Blackhawks

Hawk Talk: Keys to Beating the Blackhawks

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Hawk Talk: Keys to Beating the Blackhawks

Thursday, April 15, 2010
4:53 p.m.

By Brett Ballantini
CSNChicago.com

Few pundits have given the Nashville Predators much of a chance to win their quarterfinal series vs. the Chicago Blackhawks. But the set shapes up to be much closer than people think. Here are 10 ways Nashville can advance past the Hawks:

Been Caught Stealing: Nashville absolutely must take Game 1 at the United Center. A win, be it in rowdy rout fashion or something more in the Predators style of smash-and-grab, accomplishes much beyond taking a 1-0 lead and nullifying Chicagos home-ice advantage. It would be the first road playoff win in 11 tries for the Nashvilleans, but bigger still, it would immediately cast doubt in the minds of the Blackhawks. The Hawks are no patsy and will not shrivel up in the face of adversity, as they proved in the first two rounds of the 2009 postseason. But given the contrast in playing styles, the Preds swooping in and mouth-punching away Game 1 while skating in the rowdiest building in the NHL would offer ample evidence that their style can and will win over Chicagos faster-tempo and puck possession. A decisive enough winsay, like Nashvilles Dec. 4, 4-1 triumph in Chicagocould also trigger panic in Coach Joel Quenneville, whos been known to switch lines or pull goalies at the first whiff of a gentle breeze.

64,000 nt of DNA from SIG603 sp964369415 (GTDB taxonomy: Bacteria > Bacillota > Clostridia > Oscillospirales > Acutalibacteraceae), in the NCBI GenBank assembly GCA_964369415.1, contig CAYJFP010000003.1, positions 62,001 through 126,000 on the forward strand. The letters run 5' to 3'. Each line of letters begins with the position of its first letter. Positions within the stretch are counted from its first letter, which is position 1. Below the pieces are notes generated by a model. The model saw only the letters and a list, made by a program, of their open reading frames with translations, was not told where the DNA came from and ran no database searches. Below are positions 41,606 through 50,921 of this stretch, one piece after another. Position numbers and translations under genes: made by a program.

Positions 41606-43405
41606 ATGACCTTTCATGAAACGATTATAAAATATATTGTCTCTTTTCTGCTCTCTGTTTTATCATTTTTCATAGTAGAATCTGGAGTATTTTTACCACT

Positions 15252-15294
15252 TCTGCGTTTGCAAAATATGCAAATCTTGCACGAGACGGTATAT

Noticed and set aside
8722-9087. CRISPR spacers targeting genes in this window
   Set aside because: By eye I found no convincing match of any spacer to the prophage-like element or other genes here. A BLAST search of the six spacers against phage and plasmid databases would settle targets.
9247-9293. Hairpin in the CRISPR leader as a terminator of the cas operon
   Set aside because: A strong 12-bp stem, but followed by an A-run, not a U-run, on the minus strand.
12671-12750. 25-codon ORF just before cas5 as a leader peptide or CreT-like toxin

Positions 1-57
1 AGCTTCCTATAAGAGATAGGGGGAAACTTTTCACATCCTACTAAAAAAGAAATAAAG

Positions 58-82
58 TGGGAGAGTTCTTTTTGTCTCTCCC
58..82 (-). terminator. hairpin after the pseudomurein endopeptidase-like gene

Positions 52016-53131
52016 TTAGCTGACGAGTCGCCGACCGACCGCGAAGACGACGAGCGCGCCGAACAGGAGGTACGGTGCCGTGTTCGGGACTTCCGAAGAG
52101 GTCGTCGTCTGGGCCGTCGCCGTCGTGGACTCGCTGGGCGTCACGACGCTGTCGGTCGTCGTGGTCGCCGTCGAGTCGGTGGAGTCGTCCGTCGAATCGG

Working for a Living: OK, its a ridiculous clich to spell out working harder as a key to victory. But in the case of the Preds, hard work is essentially all they have going for them. There are no stars of note offensively, the defense is tight but not led by a Duncan Keith-type of ascendant superstar and their goaltender might be called Miikka more often than Pekka this series. Crucial to a Nashville series win will be four lines of energytheres no way for the Sabertooths to outshine the Hawks in terms of sheer skill or playmaking. Outworking any team in the NHL? Now, thats a can-do.